Michigan International Law Journal, Vol. 30, No. 1, 2008
47 Pages Posted: 20 Oct 2008 Last revised: 10 Nov 2008
Date Written: October 16, 2008
Drawing on a classic essay by Hans Kelsen, this Article addresses the status of indigenous peoples in international law. It argues that the criteria for determining the legal existence of indigenous peoples in international law are a function of the nature and purpose of international indigenous rights. The twentieth century legal history of international indigenous rights, from their origins in international protection of indigenous workers in colonies to their contemporary expression in the United Nations Declaration on the Rights of Indigenous Peoples, demonstrates that their purpose is to mitigate injustices produced by how the international legal order treats sovereignty as a legal entitlement that it distributes among collectivities it recognizes as states. The criteria by which indigenous peoples can be said to exist in international law relate to their historic exclusion from the distribution of sovereignty initiated by colonization that lies at the heart of the international legal order.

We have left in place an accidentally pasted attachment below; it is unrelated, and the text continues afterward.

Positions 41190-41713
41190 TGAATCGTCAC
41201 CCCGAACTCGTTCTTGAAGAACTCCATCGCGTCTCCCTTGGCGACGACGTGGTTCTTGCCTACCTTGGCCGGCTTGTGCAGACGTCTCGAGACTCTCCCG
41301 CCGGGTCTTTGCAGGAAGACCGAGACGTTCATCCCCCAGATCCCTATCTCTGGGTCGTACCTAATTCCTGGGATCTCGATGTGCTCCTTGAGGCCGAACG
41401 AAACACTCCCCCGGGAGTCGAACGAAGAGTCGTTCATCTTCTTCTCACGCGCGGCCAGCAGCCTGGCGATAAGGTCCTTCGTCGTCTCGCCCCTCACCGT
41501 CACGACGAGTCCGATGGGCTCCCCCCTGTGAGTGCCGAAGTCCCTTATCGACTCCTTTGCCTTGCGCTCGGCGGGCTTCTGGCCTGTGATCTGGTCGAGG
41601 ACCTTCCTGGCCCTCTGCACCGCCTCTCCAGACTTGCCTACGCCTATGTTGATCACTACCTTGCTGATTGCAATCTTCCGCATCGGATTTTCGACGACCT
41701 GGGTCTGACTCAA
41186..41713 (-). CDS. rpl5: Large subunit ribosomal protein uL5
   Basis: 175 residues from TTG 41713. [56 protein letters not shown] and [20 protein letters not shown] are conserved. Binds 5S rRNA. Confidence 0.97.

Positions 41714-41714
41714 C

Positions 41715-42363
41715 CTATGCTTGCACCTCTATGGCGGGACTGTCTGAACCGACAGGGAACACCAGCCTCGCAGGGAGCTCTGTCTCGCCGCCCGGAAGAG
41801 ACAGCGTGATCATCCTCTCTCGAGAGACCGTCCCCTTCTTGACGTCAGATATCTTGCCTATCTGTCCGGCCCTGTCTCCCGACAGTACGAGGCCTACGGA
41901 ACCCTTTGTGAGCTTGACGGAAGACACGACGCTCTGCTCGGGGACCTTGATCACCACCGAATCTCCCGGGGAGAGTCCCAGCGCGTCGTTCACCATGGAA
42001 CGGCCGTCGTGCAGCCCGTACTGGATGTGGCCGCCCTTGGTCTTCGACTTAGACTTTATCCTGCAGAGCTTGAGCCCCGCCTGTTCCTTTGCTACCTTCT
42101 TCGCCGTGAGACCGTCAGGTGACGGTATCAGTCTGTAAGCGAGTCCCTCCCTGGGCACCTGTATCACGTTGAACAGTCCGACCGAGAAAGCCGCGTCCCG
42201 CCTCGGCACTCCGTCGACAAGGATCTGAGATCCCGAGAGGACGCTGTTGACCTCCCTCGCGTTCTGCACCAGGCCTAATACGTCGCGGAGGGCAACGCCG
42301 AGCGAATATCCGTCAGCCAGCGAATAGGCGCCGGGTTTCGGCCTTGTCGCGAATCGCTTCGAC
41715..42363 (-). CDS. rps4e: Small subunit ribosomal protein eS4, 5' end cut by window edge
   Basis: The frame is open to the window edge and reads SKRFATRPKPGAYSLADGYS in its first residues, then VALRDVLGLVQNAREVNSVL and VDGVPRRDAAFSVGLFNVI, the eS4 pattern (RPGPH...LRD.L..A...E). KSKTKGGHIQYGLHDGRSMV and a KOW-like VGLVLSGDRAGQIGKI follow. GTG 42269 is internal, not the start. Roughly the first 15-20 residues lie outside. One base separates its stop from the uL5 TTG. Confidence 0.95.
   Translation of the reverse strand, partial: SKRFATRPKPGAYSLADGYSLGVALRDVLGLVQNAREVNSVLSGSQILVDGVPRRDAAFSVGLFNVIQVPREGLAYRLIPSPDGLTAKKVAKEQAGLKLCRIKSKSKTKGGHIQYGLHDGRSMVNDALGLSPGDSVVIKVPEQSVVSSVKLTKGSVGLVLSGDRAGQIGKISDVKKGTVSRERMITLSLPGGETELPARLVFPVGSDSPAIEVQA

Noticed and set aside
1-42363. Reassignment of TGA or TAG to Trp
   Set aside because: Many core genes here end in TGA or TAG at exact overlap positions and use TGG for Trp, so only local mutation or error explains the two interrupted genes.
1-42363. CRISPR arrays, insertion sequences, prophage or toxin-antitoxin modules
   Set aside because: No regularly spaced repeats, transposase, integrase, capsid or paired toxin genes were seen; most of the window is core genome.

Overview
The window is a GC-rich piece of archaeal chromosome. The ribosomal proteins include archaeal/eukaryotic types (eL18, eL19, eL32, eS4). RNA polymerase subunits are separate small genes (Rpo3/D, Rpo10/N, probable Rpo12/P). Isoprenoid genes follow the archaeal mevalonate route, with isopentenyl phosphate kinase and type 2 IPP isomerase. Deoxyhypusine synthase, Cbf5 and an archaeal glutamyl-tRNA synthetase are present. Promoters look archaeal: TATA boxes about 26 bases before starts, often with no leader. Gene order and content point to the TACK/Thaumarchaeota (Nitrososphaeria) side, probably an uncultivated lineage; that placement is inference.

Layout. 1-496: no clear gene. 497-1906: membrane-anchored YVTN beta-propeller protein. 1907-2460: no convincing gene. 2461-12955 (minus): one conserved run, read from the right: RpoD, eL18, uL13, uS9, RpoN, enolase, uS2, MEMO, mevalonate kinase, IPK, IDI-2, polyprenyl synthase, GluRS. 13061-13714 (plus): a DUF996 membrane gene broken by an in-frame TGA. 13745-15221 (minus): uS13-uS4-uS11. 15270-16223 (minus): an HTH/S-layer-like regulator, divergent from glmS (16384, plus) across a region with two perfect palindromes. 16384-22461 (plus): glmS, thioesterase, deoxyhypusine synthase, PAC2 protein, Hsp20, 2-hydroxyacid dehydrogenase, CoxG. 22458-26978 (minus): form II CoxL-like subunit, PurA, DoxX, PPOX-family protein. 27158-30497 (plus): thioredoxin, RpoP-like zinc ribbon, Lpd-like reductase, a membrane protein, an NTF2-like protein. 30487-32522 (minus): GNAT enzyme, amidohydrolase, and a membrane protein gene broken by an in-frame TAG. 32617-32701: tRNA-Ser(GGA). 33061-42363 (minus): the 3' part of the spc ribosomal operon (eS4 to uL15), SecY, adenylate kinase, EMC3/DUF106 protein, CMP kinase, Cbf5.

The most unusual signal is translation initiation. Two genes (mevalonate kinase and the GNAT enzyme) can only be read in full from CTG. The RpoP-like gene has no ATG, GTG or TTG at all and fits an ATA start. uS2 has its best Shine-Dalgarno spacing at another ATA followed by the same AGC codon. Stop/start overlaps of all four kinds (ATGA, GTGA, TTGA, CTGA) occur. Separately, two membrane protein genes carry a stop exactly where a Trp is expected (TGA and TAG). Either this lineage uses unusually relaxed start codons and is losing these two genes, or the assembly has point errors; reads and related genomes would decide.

Keywords: indigenous rights, international law, UN Declaration on the Rights of Indigenous Peoples, International Labour Organization, sovereignty, international human rights
Suggested Citation: Suggested Citation
Macklem, Patrick, Indigenous Recognition in International Law: Theoretical Observations (October 16, 2008). Michigan International Law Journal, Vol. 30, No. 1, 2008; U Toronto, Legal Studies Research Paper No. 08-21. Available at SSRN: https://ssrn.com/abstract=1285652
The Human Rights of Indigenous Peoples, in Light of the New Declaration, and the Challenge of Making Them Operative: Report of the Special Rapporteur on the Situation of Human Rights and Fundamental Freedoms of Indigenous People